"But the others, the men of my mettle, the men who would 'stablish my fame, Unto its ultimate issue, winning me honour, not shame; Searching my uttermost valleys, fighting each step as they go, Shooting the wrath of my rapids, scaling my ramparts of snow; Ripping the guts of my mountains, looting the beds of my creeks, Them will I take to my bosom, and speak as a mother speaks. I am the land that listens, I am the land that broods; Steeped in eternal beauty, crystalline waters and woods. Long have I waited lonely, shunned as a thing accurst, Monstrous, moody, pathetic, the last of the lands and the first; Visioning campfires at twilight, sad with a longing forlorn, Feeling my womb o'er-pregnant with the seed of cities unborn. Wild and wide are my borders, stern as death is my sway, And I wait for the men who will win me—and I will not be won in a day; And I will not be won by weaklings, subtile, suave, and mild, But by men with the hearts of vikings, and the simple faith of a child; Desperate, strong, and resistless, unthrottled by fear or defeat, Them will I gild with my treasure, them will I glut with my meat.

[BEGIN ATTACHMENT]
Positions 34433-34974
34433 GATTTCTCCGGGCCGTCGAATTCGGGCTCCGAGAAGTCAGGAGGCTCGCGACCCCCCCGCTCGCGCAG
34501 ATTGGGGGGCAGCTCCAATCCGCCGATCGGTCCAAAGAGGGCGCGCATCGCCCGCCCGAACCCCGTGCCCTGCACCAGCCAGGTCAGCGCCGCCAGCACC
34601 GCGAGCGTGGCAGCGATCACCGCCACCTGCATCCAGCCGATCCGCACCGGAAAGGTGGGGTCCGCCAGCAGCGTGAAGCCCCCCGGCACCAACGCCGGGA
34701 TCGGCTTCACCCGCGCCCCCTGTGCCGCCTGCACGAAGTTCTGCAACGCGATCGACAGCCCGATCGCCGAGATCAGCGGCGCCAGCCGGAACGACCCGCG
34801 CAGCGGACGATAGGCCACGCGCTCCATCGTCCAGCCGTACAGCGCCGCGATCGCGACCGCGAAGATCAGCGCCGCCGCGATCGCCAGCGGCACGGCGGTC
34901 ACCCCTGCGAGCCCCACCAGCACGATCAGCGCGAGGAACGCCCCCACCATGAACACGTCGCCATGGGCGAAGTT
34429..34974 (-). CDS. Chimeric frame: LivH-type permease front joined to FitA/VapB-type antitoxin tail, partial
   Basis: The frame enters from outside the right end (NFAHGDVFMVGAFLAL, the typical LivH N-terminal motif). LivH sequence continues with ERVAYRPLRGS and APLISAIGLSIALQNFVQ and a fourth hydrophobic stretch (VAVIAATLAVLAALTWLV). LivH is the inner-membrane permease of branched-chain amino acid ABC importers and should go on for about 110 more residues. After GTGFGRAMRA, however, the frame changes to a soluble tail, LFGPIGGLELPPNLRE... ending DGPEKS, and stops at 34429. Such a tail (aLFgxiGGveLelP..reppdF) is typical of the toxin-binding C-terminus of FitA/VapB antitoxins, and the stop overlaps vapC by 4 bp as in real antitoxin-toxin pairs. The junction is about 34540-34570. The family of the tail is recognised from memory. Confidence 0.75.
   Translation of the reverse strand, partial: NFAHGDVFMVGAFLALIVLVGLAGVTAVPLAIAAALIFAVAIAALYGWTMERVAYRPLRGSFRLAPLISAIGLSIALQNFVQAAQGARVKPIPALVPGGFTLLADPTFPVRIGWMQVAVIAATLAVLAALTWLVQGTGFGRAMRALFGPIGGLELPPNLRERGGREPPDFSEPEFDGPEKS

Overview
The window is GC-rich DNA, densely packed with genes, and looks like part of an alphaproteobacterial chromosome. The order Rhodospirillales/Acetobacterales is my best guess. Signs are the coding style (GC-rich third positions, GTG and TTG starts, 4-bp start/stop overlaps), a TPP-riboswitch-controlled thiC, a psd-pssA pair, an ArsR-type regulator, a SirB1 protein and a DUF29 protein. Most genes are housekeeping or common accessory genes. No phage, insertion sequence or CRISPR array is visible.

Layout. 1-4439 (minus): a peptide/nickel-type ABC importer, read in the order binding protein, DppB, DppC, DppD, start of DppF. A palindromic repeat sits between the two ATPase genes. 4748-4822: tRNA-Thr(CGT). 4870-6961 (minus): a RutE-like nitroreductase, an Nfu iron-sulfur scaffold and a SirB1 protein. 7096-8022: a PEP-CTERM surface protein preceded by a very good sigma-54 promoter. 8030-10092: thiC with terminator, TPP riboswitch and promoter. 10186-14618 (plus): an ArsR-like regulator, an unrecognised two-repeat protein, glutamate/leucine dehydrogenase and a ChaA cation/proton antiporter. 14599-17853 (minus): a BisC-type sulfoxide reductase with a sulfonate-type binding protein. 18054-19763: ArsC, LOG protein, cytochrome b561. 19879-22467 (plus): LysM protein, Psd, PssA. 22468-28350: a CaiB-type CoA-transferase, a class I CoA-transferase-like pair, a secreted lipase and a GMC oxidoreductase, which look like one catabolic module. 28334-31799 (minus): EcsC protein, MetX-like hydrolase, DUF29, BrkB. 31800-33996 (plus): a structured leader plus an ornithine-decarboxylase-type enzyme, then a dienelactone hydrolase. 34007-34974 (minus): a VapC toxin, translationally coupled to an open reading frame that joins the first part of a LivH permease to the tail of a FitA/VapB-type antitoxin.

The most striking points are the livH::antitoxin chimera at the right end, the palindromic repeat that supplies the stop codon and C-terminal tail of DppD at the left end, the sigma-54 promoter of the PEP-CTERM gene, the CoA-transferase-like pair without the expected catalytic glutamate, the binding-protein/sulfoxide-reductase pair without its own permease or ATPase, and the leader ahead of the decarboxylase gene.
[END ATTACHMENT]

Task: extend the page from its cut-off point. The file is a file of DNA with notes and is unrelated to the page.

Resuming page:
"Lofty I stand from each sister land, patient and wearily wise, With the weight of a world of sadness in my quiet, passionless eyes; Dreaming alone of a people, dreaming alone of a day, When men shall not rape my riches, and curse me and go away; Making a bawd of my bounty, fouling the hand that gave— Till I rise in my wrath and I sweep on their path and I stamp them into a grave. Dreaming of men who will bless me, of women esteeming me good, Of children born in my borders, of radiant motherhood; Of cities leaping to stature, of fame like a flag unfurled, As I pour the tide of my riches in the eager lap of the world."

This is the Law of the Yukon, that only the Strong shall thrive; That surely the Weak shall perish, and only the Fit survive. Dissolute, damned, and despairful, crippled and palsied and slain, This is the Will of the Yukon—Lo! how she makes it plain!